Colin Farrell has called on politicians to "step up" to solve Ireland's homelessness crisis, saying that the country should be "leading the world in compassion".
The actor was a guest on the Ryan Tubridy Show on RTÉ Radio 1 on Tuesday where he discussed his longtime involvement in the Irish Homeless Street Leagues, which seek to help people transform their lives through participation in weekly football.
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"I'd be watching the news and I know I'm over in America and life's grand for me and all that kind of jazz, but it doesn't mean that I don't give a s****," he explained. "I'd be watching the news, watching what's going on."
Farrell said that becoming homeless is something that could happen to anyone and described himself as someone who had been given "so many free passes" in his own life.
"Mr Actor and all that jazz, there go I but for the grace of God," he said. "I mean, if I didn't have something [acting] that is so forgiving of sometimes what's termed the 'bad behaviour'...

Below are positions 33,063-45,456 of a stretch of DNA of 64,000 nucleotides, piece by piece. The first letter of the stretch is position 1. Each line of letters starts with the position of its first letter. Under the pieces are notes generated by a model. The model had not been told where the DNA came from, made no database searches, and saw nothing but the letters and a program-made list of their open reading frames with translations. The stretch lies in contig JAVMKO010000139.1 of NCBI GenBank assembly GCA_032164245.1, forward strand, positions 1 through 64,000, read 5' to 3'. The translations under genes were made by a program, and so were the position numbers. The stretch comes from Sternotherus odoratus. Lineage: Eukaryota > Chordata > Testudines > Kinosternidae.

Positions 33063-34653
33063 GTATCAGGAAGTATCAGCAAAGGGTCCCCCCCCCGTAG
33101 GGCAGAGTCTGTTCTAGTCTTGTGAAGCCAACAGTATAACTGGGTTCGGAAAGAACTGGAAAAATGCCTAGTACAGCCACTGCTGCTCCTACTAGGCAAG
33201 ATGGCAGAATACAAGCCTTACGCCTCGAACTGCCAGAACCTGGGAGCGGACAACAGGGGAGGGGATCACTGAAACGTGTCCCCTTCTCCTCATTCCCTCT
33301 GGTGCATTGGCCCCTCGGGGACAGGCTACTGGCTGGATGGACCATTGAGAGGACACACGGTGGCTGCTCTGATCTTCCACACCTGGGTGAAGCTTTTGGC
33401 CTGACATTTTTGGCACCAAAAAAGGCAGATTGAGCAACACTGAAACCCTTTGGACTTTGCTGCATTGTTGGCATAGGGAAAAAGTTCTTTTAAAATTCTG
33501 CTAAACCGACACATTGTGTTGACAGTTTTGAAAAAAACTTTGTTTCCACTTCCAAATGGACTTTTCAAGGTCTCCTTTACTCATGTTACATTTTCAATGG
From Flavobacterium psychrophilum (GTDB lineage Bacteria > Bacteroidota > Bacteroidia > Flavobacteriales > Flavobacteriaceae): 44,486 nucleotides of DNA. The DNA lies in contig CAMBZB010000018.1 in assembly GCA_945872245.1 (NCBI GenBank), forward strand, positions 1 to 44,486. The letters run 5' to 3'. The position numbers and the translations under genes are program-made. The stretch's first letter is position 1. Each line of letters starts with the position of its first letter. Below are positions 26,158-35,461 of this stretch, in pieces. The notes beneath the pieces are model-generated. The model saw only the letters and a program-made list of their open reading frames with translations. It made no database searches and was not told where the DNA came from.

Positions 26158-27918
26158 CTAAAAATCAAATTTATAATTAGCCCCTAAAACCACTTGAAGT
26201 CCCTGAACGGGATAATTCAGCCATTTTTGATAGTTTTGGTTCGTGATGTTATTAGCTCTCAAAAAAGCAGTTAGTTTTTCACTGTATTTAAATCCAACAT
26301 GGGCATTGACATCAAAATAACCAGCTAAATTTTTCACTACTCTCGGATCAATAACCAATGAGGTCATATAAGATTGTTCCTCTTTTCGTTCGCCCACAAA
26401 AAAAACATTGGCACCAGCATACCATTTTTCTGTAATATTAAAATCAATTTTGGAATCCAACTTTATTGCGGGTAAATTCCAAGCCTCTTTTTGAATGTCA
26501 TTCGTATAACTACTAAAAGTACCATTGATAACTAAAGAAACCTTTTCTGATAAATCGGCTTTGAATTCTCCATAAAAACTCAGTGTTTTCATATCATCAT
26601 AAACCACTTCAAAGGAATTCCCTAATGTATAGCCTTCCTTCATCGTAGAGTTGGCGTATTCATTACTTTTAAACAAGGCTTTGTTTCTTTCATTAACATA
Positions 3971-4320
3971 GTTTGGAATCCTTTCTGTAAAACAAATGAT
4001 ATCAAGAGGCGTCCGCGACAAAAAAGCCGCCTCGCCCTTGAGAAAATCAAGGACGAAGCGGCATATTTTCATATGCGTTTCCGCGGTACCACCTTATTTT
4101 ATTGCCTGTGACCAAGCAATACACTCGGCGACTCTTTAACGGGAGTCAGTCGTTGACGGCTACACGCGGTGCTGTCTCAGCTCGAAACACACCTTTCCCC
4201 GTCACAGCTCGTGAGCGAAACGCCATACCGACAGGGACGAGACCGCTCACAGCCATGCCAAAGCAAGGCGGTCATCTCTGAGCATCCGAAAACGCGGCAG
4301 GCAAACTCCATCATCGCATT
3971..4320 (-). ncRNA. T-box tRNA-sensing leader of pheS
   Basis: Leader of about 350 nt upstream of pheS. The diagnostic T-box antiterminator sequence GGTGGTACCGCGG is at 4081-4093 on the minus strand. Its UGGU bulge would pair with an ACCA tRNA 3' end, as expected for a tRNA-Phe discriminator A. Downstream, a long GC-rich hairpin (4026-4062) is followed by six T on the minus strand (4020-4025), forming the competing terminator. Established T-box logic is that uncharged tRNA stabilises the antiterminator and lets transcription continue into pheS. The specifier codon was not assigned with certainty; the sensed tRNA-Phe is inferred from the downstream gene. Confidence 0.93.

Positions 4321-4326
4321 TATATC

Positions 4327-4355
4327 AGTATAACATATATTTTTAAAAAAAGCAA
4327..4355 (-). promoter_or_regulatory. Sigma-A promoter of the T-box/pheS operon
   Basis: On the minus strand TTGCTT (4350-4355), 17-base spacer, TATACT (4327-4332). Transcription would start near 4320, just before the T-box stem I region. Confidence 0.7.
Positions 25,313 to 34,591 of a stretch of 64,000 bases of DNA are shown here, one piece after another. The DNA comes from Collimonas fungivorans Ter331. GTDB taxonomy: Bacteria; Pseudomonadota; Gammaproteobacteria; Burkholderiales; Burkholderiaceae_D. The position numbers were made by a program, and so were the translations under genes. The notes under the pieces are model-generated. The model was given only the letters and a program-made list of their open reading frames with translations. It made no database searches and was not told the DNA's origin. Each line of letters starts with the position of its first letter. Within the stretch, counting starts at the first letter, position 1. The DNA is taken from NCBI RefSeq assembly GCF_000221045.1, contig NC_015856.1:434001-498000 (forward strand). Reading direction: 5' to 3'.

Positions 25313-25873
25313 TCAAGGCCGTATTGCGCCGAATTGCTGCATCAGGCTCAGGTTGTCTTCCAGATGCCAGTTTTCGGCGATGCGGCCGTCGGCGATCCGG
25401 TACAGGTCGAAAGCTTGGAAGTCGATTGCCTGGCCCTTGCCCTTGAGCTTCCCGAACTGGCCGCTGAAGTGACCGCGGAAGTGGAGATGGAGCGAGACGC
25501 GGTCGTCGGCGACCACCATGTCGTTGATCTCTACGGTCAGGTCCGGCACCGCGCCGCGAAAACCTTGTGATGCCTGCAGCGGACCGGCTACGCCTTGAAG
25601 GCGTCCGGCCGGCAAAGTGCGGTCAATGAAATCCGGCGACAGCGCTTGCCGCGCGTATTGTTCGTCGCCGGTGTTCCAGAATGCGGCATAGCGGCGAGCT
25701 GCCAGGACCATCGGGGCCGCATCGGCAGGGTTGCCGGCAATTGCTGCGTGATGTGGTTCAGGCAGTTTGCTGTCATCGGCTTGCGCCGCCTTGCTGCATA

"I was uptown; I was doing fun stuff and all. I wasn't lying in a street corner, eight degrees at two o'clock in the morning sticking a needle in between me toes. It wasn't that level of hardship; we're talking a lot of hardship. I'm not saying that all homeless people are drug addicts at all, but there's a lot of that, of course, because it's an escape."
Farrell said the homeless had become like "refugees in our own country" and that the time for ending the crisis, and the problems feeding into it, was long overdue.
"It's absolute insanity," he continued. "And how many thousands of houses are empty around the country that have been reclaimed by the banks? I'm no politician and I certainly haven't got any clear fiscal answers to the issues because I'm not a politician and I'm certainly not an economist. I get it: I'm an actor and I'm a mouthpiece, blah, blah, blah.
"But it's outrageous; there's no one that wouldn't say it's outrageous. It also is just unnecessary; it doesn't need to be happening. But something has to happen. And I know the people of Ireland are rallying up against it themselves because we are a very caring nation... It's time the politicians really, really stepped up to the plate."
When asked at the end of the interview about his recent Golden Globe nomination and success, Farrell replied that "all that stuff is just an illusion". "To be honest with you it's great; I'm very grateful for it," he added. "But in the grand scheme of things the important stuff for me is my kids, my family - my brother, my sisters, me mam, me dad - how everyone's doing, me friends, and what we're talking about now."